Rebuttal to “Debunking Steven Jones” Critics

In response to critics of my “Debunking Steven Jones” article, read the letter to the editor found here:

“Letter to the Editor Refuting 9/11 Conspiracy Theory

April 09, 2006

Dear Editor,

After reading in the Daily Herald the presentations made by Professor Steven E. Jones (BYU Physics) to students at UVSC and BYU, I feel obligated to reply to his “Conspiracy Theory” relating to the terrorist attacks on the World Trade Center (9/11/01). In my understanding of structural design and the properties of structural steel I find Professor Jones’ thesis that planted explosives (rather than fire from the planes) caused the collapse of the Towers, very unreliable.

The structural design of the towers was unique in that the supporting steel structure consisted of closely spaced columns in the walls of all four sides. The resulting structure was similar to a tube. When the aircraft impacted the towers at speeds of about 500 plus mph, many steel columns were immediately severed and others rendered weak by the following fires. The fires critically damaged the floors systems. Structural steel will begin to lose strength when heated to temperatures above 1000 degrees Fahrenheit. Steel bridge girders are bent to conform to the curved roadway by spot heating flanges between 800 and 1000 degrees Fahrenheit. It is easy to comprehend the loss of carrying capacity of all the structural steel due to the raging fires fed by the jet’s fuel as well as aircraft and building contents.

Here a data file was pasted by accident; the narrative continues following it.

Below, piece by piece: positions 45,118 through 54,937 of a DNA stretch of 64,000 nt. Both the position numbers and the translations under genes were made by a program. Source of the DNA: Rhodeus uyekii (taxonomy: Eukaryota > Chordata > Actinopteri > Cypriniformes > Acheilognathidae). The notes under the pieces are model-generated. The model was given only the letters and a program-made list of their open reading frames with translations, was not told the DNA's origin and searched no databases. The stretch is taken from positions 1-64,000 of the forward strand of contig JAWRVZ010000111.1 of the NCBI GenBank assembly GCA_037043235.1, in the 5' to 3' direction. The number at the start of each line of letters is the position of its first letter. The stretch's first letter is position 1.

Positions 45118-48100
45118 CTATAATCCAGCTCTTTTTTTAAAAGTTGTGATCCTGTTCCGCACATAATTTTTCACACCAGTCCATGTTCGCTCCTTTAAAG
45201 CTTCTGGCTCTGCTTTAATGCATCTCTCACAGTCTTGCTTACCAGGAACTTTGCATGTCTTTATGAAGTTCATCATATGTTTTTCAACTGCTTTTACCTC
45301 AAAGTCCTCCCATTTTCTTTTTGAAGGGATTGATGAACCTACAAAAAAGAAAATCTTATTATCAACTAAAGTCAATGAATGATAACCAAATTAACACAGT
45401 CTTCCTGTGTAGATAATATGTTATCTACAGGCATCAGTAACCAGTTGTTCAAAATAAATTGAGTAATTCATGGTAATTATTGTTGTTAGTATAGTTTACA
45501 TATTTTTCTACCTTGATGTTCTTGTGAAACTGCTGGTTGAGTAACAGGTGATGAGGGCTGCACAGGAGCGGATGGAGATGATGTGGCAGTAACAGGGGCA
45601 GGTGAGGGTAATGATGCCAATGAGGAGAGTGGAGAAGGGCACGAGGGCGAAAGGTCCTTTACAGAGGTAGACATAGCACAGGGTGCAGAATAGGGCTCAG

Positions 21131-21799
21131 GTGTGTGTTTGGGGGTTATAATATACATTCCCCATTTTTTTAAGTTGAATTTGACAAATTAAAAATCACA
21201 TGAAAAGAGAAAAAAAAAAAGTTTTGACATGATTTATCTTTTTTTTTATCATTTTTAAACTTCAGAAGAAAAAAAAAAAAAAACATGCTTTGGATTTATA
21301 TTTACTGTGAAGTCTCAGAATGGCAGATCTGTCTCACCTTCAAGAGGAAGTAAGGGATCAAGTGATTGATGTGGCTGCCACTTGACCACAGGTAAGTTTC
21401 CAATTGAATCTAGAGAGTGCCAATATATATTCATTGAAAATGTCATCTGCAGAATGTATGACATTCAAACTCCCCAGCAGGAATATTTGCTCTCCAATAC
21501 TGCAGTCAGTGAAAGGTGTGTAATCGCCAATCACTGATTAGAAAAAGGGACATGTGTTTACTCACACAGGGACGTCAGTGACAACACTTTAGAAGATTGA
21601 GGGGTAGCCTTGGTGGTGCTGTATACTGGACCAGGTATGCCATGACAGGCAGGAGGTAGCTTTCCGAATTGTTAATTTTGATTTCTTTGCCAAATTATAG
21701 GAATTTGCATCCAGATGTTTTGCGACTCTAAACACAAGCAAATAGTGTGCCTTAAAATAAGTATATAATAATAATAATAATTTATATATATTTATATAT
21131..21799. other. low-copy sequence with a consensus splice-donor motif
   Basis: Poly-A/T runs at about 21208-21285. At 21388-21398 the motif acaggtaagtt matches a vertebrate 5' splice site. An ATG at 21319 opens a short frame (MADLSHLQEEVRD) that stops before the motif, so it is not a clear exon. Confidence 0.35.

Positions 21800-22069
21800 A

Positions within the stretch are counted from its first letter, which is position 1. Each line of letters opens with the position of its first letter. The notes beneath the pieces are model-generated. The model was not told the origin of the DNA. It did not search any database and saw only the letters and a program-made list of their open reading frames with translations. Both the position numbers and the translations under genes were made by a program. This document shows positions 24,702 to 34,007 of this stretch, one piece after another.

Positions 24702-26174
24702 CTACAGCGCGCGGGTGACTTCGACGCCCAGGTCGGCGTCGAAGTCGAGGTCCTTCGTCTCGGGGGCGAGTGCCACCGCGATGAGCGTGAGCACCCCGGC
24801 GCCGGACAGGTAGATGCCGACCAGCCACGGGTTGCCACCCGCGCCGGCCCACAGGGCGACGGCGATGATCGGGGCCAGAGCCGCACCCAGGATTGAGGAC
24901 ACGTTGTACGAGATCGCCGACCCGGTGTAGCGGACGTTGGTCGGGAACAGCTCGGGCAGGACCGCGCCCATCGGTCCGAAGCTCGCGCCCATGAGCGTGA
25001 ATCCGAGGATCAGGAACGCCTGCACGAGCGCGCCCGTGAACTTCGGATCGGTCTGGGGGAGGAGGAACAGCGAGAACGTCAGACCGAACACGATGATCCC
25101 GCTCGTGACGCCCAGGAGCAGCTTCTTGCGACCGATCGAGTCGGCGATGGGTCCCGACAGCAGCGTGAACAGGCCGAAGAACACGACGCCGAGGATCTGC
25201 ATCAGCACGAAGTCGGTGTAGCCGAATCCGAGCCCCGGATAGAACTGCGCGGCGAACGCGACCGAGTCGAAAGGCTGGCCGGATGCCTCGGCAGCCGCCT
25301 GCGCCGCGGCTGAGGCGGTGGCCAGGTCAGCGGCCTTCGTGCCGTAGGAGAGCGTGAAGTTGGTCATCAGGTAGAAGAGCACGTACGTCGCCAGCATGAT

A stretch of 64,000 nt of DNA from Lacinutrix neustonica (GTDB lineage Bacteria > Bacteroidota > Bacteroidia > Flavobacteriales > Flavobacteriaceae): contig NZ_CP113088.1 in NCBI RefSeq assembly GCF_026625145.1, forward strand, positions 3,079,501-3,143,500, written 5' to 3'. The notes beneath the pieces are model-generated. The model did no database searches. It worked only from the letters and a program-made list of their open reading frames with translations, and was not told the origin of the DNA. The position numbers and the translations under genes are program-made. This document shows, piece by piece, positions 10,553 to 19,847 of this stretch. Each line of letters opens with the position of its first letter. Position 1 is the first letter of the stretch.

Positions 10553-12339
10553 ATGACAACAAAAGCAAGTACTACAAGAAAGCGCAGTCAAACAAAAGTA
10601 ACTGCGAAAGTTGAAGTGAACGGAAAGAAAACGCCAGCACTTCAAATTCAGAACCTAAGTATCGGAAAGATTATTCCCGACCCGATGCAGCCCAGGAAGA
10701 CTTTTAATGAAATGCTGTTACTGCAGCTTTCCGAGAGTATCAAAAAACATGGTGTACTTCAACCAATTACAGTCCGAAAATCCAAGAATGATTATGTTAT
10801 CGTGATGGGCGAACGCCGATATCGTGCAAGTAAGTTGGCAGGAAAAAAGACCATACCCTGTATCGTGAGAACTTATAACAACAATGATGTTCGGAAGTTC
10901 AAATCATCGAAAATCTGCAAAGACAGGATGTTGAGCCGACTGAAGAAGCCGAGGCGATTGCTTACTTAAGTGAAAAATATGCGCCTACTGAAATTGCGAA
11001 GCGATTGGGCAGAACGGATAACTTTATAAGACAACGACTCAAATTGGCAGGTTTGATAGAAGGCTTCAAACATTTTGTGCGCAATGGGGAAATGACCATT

Before one (especially students) supports such a conspiracy theory, they should investigate all details of the theory. To me a practicing structural engineer of 57 continuous years (1941-1998), Professor Jones’ presentations are very disturbing.

D. Allan Firmage, Professor Emeritus, Civil Engineering, BYU”

This site states, “Professor Jones estimates the total amount of explosives required for the WTC here: Phone interview with demolition expert, Brent Blanchard, 10 Feb 2006…To bring down Southwark Towers, about 300 pounds of shaped charges (RDX) would be sufficient, he said. (Then for a WTC Tower, about 1000 pounds of explosives would be sufficient….)”

There are 4 problems with this claim:

  1. Thermite is an incendiary, NOT an explosive
  2. The Southwark Towers aren’t the WTC
  3. In his Aug 8, 2006 article, Brent Blanchard states that there was NO controlled demolition and that Jones admitted his thermite claim still had unanswered questions
  4. Jones claims 1000 pounds of explosives would be enough to bring down a WTC tower

Go here and you see a problem: In the 1993 WTC bombing, the terrorists used 1500 pounds of explosives to destroy 1 tower and were unsuccessful. Since 1000 pounds is LESS than 1500 pounds, then, LOGICALLY, if 1500 pounds of explosives wasn’t enough to destroy one WTC tower, neither is 1000 pounds.

Oh, and don’t forget this claim by Jones, found here: “Professor Jones tells us that a metal low in chromium, with “abundant manganese” rules out the possibility of it being structural steel,” but a check of the steel specs at the time the WTC was constructed says just the opposite (See here).

Hint: This means Steven Jones is lying- after all, a trained scientist should know better than to engage in such sloppy research.

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Posted January 14, 2008 by Victor Chabala in Real 9/11 Facts

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